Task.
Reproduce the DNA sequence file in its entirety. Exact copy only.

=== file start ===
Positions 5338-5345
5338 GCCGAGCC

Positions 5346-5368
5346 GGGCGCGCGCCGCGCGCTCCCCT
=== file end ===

Positions 5338-5345
5338 GCCGAGCC

Positions 5346-5368
5346 GGGCGCGCGCCGCGCGCTCCCCT